24191Paul and James
- Apr 24, 2014Ron Price wrote " Gal 2:12 would be a slim foundation on which to build anything. The evidence for bitterness between James and Paul is much broader than one verse. It involves fundamental differences in outlook (the outlook of James is evident from the logia - the early collection of the sayings of Jesus), the treatment of James by Paul and Mark (c.f. Trocme, Brandon, Weeden), the failure of the collection (c.f. Ludemann), and the discovery that the Ebionites were James's theological successors (c.f. Goulder)."
Hegesippus inadvertently provides evidence that there was no rift between Paul and James. He was a big admirer of James (see Eusebius EH 2.23.3-7) and yet he found Paul's legacy to be in line with true doctrine, for we read the following in Eusebius EH 4.22.7-8.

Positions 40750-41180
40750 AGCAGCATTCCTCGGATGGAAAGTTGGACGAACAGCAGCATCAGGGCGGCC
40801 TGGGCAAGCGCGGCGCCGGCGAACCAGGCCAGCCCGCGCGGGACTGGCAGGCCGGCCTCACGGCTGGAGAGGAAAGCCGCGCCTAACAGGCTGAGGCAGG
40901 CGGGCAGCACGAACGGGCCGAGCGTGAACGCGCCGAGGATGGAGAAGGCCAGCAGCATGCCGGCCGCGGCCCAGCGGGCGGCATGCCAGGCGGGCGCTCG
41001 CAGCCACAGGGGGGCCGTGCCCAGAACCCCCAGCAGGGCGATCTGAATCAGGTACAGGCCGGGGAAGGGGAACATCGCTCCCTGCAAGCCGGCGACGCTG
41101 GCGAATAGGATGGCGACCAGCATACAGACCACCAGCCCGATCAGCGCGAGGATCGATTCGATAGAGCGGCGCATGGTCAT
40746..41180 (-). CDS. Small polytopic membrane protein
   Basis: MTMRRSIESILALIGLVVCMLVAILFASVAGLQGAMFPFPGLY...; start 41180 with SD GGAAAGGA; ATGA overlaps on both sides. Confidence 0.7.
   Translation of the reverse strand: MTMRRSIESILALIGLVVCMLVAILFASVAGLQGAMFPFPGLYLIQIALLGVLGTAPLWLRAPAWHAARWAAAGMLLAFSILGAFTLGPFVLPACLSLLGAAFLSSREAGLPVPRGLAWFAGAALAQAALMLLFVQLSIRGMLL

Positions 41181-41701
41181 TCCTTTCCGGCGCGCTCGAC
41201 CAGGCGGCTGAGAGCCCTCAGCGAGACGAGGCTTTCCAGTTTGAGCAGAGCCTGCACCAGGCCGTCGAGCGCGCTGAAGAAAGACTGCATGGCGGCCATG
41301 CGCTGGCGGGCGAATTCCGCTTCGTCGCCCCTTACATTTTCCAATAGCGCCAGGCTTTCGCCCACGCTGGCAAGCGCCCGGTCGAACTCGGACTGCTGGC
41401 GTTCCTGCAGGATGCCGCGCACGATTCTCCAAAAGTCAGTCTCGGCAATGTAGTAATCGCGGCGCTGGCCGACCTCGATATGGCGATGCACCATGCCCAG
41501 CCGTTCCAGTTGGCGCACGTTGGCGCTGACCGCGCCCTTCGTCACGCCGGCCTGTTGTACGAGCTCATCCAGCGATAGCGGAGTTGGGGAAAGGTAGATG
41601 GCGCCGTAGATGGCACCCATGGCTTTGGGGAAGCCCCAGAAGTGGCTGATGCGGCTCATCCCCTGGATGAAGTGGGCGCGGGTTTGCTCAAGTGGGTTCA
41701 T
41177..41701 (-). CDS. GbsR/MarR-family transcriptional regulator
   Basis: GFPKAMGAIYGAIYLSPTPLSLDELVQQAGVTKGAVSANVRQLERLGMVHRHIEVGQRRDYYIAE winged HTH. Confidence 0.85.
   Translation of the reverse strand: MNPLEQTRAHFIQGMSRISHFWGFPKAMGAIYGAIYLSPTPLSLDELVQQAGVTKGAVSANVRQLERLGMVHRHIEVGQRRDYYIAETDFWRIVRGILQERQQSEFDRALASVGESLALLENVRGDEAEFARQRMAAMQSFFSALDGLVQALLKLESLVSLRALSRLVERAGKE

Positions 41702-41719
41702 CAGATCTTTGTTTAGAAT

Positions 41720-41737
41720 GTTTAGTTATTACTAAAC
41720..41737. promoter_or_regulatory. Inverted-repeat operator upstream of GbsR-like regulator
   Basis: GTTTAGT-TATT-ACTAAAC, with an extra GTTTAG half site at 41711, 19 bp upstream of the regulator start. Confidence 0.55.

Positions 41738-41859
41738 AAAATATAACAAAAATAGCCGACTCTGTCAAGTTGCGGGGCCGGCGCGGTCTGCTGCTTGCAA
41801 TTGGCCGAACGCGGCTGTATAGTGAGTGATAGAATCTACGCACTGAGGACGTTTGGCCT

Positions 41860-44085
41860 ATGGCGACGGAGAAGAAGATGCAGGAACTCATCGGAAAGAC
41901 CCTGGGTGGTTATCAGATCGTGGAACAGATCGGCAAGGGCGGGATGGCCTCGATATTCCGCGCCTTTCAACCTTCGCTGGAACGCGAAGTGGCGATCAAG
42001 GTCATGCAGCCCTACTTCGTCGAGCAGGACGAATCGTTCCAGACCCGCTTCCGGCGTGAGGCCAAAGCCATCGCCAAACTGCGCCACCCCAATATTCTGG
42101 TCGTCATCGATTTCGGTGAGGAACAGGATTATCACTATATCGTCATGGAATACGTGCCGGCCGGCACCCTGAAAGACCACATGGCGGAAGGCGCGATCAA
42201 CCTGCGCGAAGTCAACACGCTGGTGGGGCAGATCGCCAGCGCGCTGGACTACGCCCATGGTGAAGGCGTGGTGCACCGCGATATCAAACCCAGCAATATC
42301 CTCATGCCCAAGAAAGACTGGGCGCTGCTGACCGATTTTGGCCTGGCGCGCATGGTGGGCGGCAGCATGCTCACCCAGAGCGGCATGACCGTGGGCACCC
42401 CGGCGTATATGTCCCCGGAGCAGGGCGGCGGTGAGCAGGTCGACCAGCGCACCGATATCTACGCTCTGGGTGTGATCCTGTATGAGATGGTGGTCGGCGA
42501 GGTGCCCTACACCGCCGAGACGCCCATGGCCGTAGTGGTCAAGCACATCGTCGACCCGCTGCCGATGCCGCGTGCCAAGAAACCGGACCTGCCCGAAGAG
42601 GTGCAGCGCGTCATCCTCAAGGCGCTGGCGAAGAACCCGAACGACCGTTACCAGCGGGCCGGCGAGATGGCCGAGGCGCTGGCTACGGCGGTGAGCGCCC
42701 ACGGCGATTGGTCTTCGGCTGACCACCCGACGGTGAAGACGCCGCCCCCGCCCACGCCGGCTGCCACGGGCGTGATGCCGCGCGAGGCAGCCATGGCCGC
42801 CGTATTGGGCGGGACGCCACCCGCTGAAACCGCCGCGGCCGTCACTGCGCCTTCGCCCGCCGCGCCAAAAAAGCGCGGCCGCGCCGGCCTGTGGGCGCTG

"Hegesippus in the five books of Memoirs which have come down to us has left a most complete record of his own views. In them he states that on a journey to Rome he met a great many bishops, and that he received the same doctrine from all. It is fitting to hear what he says after making some remarks about the epistle of Clement to the Corinthians. His words are as follows: “And the church of Corinth continued in the true faith until Primus was bishop in Corinth. I conversed with them on my way to Rome, and abode with the Corinthians many days, during which we were mutually refreshed in the true doctrine."
If James and his successors were theologically opposed to Paul and his successors, then how can Hegesippus (as well as Luke) be in both camps? I don't think anyone would be hypothesizing a theological rift between Paul and James if it were not for their mis-reading of Gal 2:12 in particular, and Paul in general.
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